Dubai developer books AED1.2bn as impairment provisions on value of property in Q3
Union Properties' third-quarter net loss more than doubled as the struggling developer booked additional provisions amid a sharper drop in the valuation of its properties.
The Dubai-based firm posted third-quarter loss of AED1.06bn ($288.6m) compared with a loss of AED451.8m made reported during the same period in 2010. It booked AED1.17bn as impairment provisions on the valuation of its properties in the quarter.
EFG-Hermes estimated that the company would make a profit of AED37.26m.
Third-quarter revenues stood at AED955m, up from AED545.2m one year earlier.
Real estate firms in Dubai were hit hard by the global financial crisis in 2008 with property prices dropping by about 60 percent from its peak.
The company said it has obtained a AED2.75bn loan facility from a consortium of banks, including one of its largest shareholders, to complete ongoing projects. As a result, Union Properties expects to meet its financial commitments going forward.
Union Properties had said in June that it would repay AED2bn of debt this year and will renegotiate terms for its other loans for banks.
The company's shares are down 16 percent year-to-date.
This set of results is probably the most accurate barometer of conditions in the Dubai property market as you are likely to find and an indication that any semblance of recovery is a number of years away.
It also shows that low single digit price increases reported, when they occur are not the best of indicators. Bear in mind that a property that has lost in excess of 60% of its book value based on an inflated 2008 peak benchmark is already starting at a massively inferior cost base. Therefore a 3% rise on say 38% of a unit's 2008 top valuation is miniscule.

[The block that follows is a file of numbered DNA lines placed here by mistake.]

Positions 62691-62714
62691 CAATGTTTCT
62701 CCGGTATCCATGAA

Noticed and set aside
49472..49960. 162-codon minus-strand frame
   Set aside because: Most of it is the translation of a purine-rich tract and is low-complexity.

However, another fall of 30%, as some analysts have forecast, on an asset that currently stands at 38% of its 2008 peak value only brings it down to 26.6% of the asking price in 2008, but does take the loss on a property bought in mid-2008 up to 73.4%. There are more impairments to be taken for sure.
I would not put too much stock in Union Properties as a benchmark for the market. I have lived at Uptown Mirdif for 4 years and seen the decline as UP has not kept up with routine maintenance. Our pool is now ice-cold because the thermostat is broken, pots are cracked around the pool, the landscaping is looking bad, etc. There have been leaks of some kind of liquid in the basement for years and they have never been 100% repaired. Even the retail environment is far different than 2 years ago. It is becoming a slum with more than 50% of the retail spaces empty. As long as Spinney's, Fitness First and Caribou Coffee don't leave at leave we have a few retailers left that we like but odds are we are gone when our contract is up in mid 2012.
You are describing what is going to happen in most places around Duvai. All these developers have just kept collecting money and providing no services. The market will continue to collapse at a higher speed from here. The reasons: no legal frame work to protect investors, rogue developers bullying investors and RERA inability to walk the talk.
It appears to me EFG-Hermes analyst are completely disconnected with their industry...doesn't say much about their research and investment banking capabilities. Let's stick a finger in the air and depending on which way the wind is blowing we will come up with a figure!!!